Most Jewish weddings conclude with the groom stamping on a glass wrapped in a cloth. This unusual ritual has its roots deep in Jewish history and identity.
The breaking of the glass is a delightful characteristic of Jewish weddings, but the joyous congratulations which accompany the event belie the sombre meaning of the ritual.
The Meaning of Breaking the Glass
The most widespread meaning attached to the glass-smashing ritual is that it symbolises the destruction of the Temple in Jerusalem in 70AD. As the Temple functioned as the centre of worship in Judaism, its destruction has been devastating to the Jewish people. By remembering this national sadness during the joyous festivities of a wedding, Jews “set Jerusalem above [their] highest joy” (Psalm 137). This celebration of Jewish identity is seen as auspicious for the new couple, placing the beginning of their married life within the framework of the joys and sorrows of Jews throughout history.
Variations on Smashing the Glass Within Judaism
The glass-smashing ceremony often concludes the wedding service, and the successful smashing is heralded by shouts of “Mazel tov!” and general rejoicing. Within the Ashkenazi Jewish community, the ritual occurs earlier in the ceremony, just before the reading of the ketubah (marriage contract).
In Maurice Lamm’s article ‘The Breaking of the Glass’ on the site Chabad.org, Lamm notes that Jewish opinion is divided on whether the glass to be smashed ought to be the nuptial cup, the betrothal cup or simply a ‘prop’ glass. Nowadays an old light bulb is sometimes used instead inside the cloth, as it is easier to smash. Traditionally the groom (chatan) is the one who breaks the glass; in more modern circles, the bride (kallah) may participate.
Some Jews accompany the smashing of the glass by reciting from Psalm 137: “If I forget Thee, O Jerusalem, may my right hand fail at the height of my joy.”
Alternative Meanings for the Glass-Smashing Ceremony
Several different meanings have been devised for the ceremony. One interpretation is that the fragility of the glass symbolises the fragility of trust, commitment and love that make up a marriage; the implication being that couples must be careful not to ‘smash’ those qualities. Another view is that the breaking of the glass is a break with the past: the marriage is to last as long as the glass remains broken, ie. forever. Breaking the glass may also be a reminder to the wedding guests not to get drunk and forget themselves at the wedding reception. Jewish men may also joke at the wedding that this is the last time the groom gets to ‘put his foot down’!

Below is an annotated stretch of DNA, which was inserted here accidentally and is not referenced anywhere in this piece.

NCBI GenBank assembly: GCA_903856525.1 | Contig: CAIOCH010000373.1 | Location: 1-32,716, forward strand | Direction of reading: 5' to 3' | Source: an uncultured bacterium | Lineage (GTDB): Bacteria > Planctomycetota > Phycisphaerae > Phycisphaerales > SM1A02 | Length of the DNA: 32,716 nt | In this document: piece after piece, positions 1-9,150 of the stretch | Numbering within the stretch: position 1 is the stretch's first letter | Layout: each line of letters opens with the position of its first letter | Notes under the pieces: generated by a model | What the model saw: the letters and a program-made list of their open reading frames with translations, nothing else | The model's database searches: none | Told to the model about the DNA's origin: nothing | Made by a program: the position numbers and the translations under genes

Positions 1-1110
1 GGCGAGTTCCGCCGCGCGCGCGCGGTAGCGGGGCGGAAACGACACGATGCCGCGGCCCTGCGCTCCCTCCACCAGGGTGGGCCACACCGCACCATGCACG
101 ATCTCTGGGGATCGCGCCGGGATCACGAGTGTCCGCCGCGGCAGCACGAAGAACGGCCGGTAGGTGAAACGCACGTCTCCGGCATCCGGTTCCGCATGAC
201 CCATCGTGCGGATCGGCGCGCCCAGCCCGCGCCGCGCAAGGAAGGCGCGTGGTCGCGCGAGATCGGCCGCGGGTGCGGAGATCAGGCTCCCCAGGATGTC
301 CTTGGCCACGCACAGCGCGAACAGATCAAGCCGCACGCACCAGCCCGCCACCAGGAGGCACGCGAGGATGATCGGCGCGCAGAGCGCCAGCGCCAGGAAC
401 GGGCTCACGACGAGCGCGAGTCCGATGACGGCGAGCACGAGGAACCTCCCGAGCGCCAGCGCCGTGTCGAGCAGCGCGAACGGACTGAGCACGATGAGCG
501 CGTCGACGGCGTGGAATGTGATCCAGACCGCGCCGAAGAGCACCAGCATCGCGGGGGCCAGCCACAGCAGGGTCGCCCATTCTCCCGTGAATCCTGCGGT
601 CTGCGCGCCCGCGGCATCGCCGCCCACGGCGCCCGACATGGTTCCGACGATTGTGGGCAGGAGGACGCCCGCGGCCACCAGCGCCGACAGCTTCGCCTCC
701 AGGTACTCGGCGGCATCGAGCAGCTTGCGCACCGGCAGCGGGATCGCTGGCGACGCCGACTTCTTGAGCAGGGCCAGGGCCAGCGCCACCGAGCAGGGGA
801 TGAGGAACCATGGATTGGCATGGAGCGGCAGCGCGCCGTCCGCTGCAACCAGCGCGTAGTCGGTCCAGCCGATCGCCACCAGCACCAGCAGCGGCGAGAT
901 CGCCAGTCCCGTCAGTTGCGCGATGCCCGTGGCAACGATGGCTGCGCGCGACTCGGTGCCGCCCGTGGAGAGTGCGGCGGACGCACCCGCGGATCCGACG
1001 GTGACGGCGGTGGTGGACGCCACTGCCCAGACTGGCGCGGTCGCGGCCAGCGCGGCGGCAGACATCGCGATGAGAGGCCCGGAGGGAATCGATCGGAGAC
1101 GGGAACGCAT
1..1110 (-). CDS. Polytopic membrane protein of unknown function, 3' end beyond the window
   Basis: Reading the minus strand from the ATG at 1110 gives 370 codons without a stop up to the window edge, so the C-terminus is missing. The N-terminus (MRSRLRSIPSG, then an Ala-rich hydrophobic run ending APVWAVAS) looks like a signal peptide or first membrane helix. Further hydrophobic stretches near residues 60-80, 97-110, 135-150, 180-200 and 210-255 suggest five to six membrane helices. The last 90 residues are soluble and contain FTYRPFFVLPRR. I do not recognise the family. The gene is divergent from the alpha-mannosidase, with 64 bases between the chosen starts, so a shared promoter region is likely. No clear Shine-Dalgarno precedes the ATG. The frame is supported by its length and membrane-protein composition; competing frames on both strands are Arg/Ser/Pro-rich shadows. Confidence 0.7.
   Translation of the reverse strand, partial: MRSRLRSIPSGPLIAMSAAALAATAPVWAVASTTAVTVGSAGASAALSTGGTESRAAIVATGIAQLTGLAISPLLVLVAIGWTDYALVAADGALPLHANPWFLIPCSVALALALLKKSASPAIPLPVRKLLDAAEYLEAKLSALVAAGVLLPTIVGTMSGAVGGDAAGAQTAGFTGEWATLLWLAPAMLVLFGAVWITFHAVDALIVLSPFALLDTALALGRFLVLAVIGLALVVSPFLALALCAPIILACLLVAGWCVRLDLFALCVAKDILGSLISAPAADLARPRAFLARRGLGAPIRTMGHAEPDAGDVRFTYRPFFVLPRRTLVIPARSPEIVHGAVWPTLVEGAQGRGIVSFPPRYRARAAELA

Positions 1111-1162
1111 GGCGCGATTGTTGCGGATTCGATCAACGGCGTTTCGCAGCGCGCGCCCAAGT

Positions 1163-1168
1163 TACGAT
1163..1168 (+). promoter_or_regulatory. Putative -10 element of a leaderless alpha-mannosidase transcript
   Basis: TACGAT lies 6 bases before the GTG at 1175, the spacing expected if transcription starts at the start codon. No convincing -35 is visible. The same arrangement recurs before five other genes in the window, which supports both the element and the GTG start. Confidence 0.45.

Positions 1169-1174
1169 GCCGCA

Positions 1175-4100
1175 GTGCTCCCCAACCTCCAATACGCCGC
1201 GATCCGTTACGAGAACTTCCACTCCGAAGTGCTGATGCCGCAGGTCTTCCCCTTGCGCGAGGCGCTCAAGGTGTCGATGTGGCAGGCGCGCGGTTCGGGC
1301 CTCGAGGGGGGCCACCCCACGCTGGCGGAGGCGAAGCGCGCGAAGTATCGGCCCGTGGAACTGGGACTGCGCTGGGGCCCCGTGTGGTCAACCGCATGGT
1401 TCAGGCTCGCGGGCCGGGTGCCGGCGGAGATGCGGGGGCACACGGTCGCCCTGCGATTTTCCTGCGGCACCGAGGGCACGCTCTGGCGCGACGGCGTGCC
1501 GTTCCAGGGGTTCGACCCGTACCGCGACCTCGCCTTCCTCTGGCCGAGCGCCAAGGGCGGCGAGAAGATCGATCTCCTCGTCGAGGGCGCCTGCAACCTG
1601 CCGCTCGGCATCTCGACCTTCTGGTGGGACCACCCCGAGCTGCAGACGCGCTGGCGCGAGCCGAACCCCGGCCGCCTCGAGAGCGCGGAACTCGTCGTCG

Breaking the Glass in Mixed-Faith Unions
Generally speaking, a Jew who marries a non-Jew must forsake some of the traditions of a Jewish wedding. Among these is the ceremony of smashing the glass. Some mixed-faith weddings adopt a different ritual such as a unity candle or sand-pouring ritual to end the service on a similarly high note, although the meaning of these rituals is not identical to the glass-smashing ritual.
There are various interpretations of why we do this and where the breaking glass Jewish wedding tradition came from.Here are a few of the most popular explanations:
Choose the interpretation of the breaking glass Jewish wedding tradition that resonates with you and it will make that part of your ceremony more meaningful. Many couples like to include a brief explanation in their Jewish wedding program that describes what this act means to them.
Do It Yourself Jewish Wedding Glass Ideas
Any glass may be used for the Jewish wedding glass, although most couples choose a special glass to be broken and kept. It is commonly wrapped in a cloth napkin (to avoid dangerous glass shards) or enclosed in a pre-made cloth pouch. A “do it yourself” option is to purchase a single colored glass goblet to be used in the breaking glass Jewish wedding tradition. Look for a unique glass at a vintage or used thrift store. If you are planning on keeping the glass shards from the breaking glass consider colored glass instead of clear, especially if you plan to do a craft project with them later. Make certain the glass you choose is not too thick. It needs to be easily broken when stepped on! For this reason, stay away from heavy lead crystal goblets.
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